SecuriTEA & Crumpets - Episode 19 - Jeevan Singh
Lewis Ardern interviews Segment’s Jeevan Singh about Jeevan’s career, security activities for early-stage start-ups, and self-service threat modeling, which Jeevan spoke about at BSidesSF 2022.
Introducing 1Password for Visual Studio Code
1Password’s Jody Heavener describes a new open source VS Code extension that can detect secrets in code, save them to 1Password with a click, and swap it with a reference to that secret.
Learnings from 5 years of tech startup code audits
FiscalNote’s Ken Kantzer shares insights from auditing a number of Series A/B start-ups. H/T Lewis Ardern. Some highlights:
Simple Outperformed Smart - The start-ups they audited who followed a Keep It Simple approach are the ones doing the best years later.
Secure-by-default features in frameworks and infrastructure massively improved security.
Never deserialize untrusted data - “Almost every case we saw where a server was deserializing a client object and parsing it led to a horrible exploit.”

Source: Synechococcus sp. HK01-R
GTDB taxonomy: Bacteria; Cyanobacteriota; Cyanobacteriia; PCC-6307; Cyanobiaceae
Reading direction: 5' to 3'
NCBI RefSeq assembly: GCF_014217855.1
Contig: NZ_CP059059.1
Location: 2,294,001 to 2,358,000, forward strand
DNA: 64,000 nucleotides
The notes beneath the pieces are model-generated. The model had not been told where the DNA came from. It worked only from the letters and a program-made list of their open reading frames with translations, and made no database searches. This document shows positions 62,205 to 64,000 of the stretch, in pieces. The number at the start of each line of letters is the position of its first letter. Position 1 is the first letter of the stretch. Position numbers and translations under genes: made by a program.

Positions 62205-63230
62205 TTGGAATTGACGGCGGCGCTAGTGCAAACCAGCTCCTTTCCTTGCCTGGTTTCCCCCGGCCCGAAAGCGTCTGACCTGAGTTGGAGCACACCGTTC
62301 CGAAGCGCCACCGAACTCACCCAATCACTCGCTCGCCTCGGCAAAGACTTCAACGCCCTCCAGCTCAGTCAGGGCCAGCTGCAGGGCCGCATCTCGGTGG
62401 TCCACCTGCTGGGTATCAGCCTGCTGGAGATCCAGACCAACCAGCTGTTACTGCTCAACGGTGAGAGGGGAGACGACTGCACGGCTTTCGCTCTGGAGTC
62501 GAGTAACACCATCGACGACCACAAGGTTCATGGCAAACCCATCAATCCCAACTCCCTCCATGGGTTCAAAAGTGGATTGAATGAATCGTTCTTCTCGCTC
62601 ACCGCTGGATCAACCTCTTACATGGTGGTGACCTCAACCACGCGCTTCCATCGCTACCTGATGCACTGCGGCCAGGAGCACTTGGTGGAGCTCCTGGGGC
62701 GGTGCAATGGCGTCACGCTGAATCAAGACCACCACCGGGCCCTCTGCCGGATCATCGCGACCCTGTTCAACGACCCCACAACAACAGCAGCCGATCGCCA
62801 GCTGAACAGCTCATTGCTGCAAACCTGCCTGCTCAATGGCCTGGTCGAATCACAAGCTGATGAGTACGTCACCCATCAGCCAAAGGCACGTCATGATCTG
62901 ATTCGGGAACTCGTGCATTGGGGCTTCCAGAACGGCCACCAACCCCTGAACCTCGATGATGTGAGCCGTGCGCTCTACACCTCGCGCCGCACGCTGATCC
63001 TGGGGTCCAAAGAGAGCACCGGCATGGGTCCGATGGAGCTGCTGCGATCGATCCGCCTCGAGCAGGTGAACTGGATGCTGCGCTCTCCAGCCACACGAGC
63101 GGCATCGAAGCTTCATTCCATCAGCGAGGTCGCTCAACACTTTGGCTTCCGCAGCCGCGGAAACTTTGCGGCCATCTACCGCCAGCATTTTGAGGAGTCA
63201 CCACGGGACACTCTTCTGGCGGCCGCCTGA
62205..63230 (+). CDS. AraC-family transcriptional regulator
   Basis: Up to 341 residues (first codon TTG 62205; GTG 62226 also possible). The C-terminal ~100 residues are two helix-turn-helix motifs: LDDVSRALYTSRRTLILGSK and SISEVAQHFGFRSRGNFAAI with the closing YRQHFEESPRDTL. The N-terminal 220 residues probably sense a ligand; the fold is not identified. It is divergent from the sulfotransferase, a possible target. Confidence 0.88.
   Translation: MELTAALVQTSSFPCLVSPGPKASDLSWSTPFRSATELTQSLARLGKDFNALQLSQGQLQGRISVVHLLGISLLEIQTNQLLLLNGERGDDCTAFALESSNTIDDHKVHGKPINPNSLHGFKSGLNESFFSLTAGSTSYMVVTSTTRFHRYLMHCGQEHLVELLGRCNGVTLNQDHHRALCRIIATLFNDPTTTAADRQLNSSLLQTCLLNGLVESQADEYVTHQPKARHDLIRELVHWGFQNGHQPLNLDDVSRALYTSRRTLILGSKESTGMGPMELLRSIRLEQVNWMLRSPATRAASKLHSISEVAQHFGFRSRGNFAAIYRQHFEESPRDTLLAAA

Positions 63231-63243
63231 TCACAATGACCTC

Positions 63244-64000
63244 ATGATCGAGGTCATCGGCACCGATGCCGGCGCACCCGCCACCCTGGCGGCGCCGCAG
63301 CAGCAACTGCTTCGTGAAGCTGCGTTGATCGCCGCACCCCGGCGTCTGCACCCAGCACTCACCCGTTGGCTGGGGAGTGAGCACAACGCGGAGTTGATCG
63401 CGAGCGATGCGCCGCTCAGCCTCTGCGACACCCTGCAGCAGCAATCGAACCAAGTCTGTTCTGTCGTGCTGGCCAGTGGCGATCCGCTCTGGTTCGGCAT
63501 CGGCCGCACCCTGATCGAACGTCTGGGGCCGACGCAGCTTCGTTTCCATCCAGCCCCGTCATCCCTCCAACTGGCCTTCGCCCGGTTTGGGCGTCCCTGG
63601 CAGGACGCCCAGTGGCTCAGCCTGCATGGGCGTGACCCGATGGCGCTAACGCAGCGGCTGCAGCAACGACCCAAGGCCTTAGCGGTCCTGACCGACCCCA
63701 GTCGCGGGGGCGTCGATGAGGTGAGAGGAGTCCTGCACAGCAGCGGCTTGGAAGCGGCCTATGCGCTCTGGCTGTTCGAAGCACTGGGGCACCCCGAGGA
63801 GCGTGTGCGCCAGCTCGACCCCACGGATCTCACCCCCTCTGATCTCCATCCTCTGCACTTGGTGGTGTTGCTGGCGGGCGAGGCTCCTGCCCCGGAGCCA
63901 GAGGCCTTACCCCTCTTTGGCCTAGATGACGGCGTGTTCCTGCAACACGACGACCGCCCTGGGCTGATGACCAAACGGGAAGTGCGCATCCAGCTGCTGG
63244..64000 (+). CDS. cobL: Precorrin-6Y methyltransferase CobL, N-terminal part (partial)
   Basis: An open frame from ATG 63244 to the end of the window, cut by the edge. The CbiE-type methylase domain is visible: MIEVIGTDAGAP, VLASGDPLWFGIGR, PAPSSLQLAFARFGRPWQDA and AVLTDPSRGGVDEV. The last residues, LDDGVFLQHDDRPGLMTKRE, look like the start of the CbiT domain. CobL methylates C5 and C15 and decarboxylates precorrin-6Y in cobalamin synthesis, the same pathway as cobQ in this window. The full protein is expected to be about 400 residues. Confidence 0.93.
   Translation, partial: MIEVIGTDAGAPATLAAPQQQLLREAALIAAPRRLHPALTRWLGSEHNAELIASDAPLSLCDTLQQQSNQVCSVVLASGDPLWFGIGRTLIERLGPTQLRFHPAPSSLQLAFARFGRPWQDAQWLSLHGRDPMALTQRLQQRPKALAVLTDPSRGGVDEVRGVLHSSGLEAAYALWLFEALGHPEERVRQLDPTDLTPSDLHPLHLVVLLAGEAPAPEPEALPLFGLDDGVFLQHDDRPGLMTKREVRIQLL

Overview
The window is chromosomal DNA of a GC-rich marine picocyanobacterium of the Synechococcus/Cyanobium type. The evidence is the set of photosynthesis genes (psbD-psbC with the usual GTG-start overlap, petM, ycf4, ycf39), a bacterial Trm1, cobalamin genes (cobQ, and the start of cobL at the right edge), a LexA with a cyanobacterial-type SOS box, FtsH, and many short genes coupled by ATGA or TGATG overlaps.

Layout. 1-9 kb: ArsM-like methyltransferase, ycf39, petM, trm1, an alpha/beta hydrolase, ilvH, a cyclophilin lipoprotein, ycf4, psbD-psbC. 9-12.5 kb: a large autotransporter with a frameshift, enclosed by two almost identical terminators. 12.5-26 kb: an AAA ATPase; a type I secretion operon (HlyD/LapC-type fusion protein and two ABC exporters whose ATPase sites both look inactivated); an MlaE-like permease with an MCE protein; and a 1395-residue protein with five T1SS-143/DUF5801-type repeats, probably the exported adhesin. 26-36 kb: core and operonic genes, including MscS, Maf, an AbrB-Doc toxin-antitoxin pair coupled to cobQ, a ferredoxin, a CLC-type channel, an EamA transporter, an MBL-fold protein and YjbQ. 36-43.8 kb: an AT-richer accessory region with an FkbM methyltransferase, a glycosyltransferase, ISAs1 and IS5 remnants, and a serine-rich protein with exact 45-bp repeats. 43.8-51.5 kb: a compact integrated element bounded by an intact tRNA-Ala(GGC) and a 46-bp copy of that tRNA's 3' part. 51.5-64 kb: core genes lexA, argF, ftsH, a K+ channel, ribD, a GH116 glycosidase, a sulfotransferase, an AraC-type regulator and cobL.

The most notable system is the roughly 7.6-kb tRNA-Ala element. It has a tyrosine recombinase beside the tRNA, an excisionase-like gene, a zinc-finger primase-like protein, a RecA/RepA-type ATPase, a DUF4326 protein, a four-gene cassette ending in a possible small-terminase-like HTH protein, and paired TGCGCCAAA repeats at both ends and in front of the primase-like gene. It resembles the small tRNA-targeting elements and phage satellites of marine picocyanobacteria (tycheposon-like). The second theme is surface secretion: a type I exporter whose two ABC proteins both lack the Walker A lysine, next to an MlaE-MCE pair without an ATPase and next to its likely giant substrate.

Quick turnarounds on fixing vulnerabilities usually correlated with general engineering operational excellence.
Almost no one got JWT tokens and webhooks right on the first try.
Building a SAST program at Razorpay’s scale
Razorpay’s Sandesh Anand and Libin Babu provide a great overview of how to choose the right SAST tool for your company, how to set up effective scanning, “selling” it to your developer counterparts, and more.
To sell SAST internally:
Find early adopters
Advertise success, fix failures
Track progress in public
The Open Cloud Vulnerability & Security Issue Database
Building on Scott Piper work, Wiz’s Amitai Cohen and Alon and Scott have created a nice website that lists cloud vulnerabilities and cloud security provider security issues and allows searching and filtering.
An AWS perimeter checking tool that can be used to look for resources that are publicly accessible, shared with untrusted accounts, have insecure network configurations, and more, by Steampipe.
Building AWS Security Guardrails
Kinnaird McQuade joins Ashish Rajan on the Cloud Security Podcast to discussing building AWS security guardrails that prevent classes of bugs, scaling guardrails, the difference between preventative and detective security controls, and more.
A tool integration platform for Kubernetes, by Devtron Labs. Devtron helps you deploy, observe, manage & debug existing Helm apps in all your clusters via an intutive web interface.
Let’s talk about Kubernetes on the Internet